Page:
Your Scanner as a Microscope
Explore the world of microcosm with your scanner!
|Category: || Science
||Time frame: || half an hour |
||Where: || |
|Level: || easy
||What you need: || everyday objects |
|Keywords: || macro, scanner, micro-cosmos, microscope, insect |
| Article written by Simon |
The idea is simple: Take small objects, put them into your scanner and scan them with great resolution. Then zoom into the scanned image and explore the world of microcosm!
Here some tips and hints for getting good results:
- Many interesting objects aren't flat so you cannot close the lid of the scanner (or do not want to close it because you do not want to squash your fragile objects). The resulting scans are sometimes mostly black. To avoid this put a piece of paper over your objects to be scanned. It will reflect the light from the scanner and result in better lit images.
- Increase the scan resolution when scanning. If you know the physical resolution you scanner is capable of, use that. If you don't know it, try 1200 dpi.
- Don't use more than 4800 dpi. The resulting images may get too big for your computer to handle!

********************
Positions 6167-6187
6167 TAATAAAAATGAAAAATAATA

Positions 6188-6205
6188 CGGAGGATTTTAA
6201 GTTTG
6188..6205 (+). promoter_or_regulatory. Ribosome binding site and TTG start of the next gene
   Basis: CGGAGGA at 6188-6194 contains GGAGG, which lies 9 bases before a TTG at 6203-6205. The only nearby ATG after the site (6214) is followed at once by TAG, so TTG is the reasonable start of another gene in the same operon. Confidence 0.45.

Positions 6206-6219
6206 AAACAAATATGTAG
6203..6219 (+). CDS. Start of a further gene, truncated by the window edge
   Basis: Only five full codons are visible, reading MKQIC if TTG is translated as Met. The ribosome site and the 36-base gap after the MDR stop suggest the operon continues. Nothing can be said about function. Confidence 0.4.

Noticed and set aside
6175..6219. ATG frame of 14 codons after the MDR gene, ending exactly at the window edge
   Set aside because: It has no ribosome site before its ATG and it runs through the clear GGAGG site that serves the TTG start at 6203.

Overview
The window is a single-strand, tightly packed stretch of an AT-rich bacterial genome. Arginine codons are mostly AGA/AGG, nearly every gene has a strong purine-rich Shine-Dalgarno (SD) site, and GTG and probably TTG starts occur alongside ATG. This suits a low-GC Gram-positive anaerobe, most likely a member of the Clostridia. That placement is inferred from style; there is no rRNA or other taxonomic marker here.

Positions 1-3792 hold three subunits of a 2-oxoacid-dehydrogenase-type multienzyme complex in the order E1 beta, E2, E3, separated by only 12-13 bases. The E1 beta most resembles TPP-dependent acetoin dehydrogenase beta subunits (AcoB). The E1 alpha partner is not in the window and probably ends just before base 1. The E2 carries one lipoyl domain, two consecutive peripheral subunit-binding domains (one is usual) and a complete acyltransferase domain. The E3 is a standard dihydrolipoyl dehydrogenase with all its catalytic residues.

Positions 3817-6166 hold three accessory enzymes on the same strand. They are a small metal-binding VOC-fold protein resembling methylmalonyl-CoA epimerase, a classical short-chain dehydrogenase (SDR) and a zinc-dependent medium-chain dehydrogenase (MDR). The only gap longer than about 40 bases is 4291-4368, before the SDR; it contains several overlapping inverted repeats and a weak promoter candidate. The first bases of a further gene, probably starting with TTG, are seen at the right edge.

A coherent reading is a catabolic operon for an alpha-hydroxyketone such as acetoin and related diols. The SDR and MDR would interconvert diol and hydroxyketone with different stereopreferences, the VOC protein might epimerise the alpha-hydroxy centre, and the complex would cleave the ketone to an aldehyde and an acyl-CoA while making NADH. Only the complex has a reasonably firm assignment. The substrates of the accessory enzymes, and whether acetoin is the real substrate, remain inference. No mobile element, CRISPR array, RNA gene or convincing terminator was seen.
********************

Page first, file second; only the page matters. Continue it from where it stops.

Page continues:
- Don't scan at full size (e.g. Letter format)! Use the preview function of your scanning program and only scan a small region of interest. Again, otherwise the scanned image might get very big!
- A scanner with a good physical resolution will of course get you the best images. But also cheap scanners already can reveal amazing details. (See scans below, we used a very cheap scanner)
So here are a few examples we did.
I found a dead dragonfly and a fly on our window sill, so we tried it:
And here we scanned a printed card, where you can see you the different colors are created by mixing a few standard colors:
Do you have suggestions what else to scan?